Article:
HGI Practice Research Network
Ongoing monitoring by the HGI Practice Research Network of the results submitted by HG therapists indicates that where clients choose to remain in treatment to an agreed ending they typically stay in therapy with HG therapists for an average of only 3.6 sessions (with the most common number of sessions being 2) and that 90% of our clients see their HG therapist for 6 visits or fewer.
Huge potential savings
As well as being highly beneficial for our clients, this obviously means that the HG approach has the potential to save huge amounts of money for resource-starved organisations. The continuing emphasis on formal research will help the HG approach to become even more widely known and available to the people that need it.
With this in mind, one of the main objectives of the registered charity, the Human Givens Foundation (HGF), is to promote research into the human givens approach, as well as raise the funds to carry that research out.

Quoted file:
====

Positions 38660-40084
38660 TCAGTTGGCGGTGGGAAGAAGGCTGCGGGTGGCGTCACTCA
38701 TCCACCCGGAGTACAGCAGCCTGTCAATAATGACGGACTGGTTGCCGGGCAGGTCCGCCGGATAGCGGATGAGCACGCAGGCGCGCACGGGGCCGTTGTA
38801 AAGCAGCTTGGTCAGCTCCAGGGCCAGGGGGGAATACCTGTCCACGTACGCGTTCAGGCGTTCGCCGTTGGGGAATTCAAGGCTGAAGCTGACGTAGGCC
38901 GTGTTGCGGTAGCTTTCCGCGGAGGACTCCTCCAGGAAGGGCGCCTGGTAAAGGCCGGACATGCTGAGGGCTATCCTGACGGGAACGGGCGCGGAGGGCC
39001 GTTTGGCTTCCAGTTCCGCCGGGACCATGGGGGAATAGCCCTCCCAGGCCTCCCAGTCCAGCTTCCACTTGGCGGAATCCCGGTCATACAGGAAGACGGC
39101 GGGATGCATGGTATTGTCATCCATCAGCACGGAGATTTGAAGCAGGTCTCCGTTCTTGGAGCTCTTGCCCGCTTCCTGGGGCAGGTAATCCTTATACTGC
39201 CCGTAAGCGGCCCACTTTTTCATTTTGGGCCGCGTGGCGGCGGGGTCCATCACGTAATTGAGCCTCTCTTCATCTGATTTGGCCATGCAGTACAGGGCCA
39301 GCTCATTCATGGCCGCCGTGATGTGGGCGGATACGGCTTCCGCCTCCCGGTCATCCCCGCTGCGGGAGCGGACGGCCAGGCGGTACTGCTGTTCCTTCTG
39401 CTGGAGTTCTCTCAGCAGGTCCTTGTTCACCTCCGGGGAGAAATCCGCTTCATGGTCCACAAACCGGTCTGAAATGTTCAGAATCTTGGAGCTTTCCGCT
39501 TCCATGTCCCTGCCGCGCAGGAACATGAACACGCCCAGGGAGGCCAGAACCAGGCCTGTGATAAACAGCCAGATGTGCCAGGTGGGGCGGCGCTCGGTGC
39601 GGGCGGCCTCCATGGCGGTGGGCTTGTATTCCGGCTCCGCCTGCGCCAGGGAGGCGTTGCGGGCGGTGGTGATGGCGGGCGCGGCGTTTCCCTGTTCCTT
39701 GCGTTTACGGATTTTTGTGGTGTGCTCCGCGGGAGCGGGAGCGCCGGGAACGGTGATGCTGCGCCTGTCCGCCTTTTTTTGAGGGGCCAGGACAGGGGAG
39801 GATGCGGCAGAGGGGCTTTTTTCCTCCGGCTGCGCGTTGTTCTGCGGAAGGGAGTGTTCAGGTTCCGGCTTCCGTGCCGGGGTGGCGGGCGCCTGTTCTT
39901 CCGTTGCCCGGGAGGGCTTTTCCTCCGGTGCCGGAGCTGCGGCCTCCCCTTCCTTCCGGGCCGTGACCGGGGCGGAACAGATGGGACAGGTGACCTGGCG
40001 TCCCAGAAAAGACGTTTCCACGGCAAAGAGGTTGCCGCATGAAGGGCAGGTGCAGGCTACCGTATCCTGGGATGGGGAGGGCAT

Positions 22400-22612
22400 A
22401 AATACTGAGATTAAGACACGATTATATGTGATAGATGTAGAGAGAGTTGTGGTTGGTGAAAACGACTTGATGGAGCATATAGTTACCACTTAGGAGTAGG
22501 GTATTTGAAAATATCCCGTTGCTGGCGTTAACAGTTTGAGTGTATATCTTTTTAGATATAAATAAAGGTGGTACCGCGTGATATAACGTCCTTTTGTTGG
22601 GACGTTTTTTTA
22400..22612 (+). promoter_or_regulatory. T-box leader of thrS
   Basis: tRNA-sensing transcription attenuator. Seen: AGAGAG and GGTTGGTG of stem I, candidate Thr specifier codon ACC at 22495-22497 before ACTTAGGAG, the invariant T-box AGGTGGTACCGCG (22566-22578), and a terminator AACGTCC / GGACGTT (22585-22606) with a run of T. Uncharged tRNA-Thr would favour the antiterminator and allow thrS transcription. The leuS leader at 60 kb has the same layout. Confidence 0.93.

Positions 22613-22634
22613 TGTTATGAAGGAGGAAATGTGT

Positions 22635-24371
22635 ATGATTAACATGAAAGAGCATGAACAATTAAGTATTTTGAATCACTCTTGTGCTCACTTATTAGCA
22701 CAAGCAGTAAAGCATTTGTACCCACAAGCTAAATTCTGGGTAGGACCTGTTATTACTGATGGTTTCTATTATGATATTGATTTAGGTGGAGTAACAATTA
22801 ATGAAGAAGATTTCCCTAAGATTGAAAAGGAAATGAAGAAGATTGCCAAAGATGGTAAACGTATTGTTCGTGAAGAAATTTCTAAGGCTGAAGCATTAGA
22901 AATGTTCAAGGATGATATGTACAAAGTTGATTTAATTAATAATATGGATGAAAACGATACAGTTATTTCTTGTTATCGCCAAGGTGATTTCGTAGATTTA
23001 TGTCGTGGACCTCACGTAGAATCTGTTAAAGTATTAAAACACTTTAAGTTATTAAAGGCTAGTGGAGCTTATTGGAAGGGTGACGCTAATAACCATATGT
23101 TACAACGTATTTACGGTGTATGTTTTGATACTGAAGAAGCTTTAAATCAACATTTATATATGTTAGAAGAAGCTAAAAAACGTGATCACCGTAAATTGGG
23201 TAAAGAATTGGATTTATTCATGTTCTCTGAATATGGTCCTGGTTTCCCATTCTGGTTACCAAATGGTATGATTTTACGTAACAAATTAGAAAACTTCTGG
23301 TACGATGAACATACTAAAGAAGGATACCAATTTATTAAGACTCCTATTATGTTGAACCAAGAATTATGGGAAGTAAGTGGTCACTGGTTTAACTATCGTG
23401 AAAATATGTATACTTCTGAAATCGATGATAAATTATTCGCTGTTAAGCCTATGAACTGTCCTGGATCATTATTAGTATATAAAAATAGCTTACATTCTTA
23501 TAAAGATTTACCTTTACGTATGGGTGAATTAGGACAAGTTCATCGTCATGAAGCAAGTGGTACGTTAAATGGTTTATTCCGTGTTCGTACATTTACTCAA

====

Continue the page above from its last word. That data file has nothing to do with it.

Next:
As a result of the charity's hard work numerous significant research projects have been completed and published. The HGF is now planning a randomised control trial (RCT) of HG therapy.
Explore our articles and interviews
Mark Evans describes how working imaginatively with rewards and punishments has helped his clients achieve very swift change
We all take sleep for granted until we have problems with it and then we quickly remember how desirable a good night's sleep is.
The final version of the Emotional Needs Scale resulting from Brett Culham's research into emotional needs.
Scientific findings confirm the connection between the dream state and schizophrenia...
Val Giblett shares her experience of how human givens principles helped her cope, in her own way, with the diagnosis and treatment of an aggressive cancer.
Andrew Jones describes how the human givens approach has transformed his effectiveness in his demanding role as a chaplain in the Royal Air Force.
Read about how a Faulklands war veteran overcame the severe flashbacks and panic attacks he suffered for 20 years after a horrifically traumatising experience during his service in the navy.
Joe Griffin and Ivan Tyrrell describe a biologically-based theory which explains the shortcomings of purely cognitive approaches and why effective therapies can work fast.
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Volume 25, No 1, 2018, the latest edition of the Human Givens Journal is now available.
Date posted: 11/06/2018
Brian Greene and Jennifer Broadley discuss how to apply the human givens approach in couples therapy.
Date posted: 30/05/2018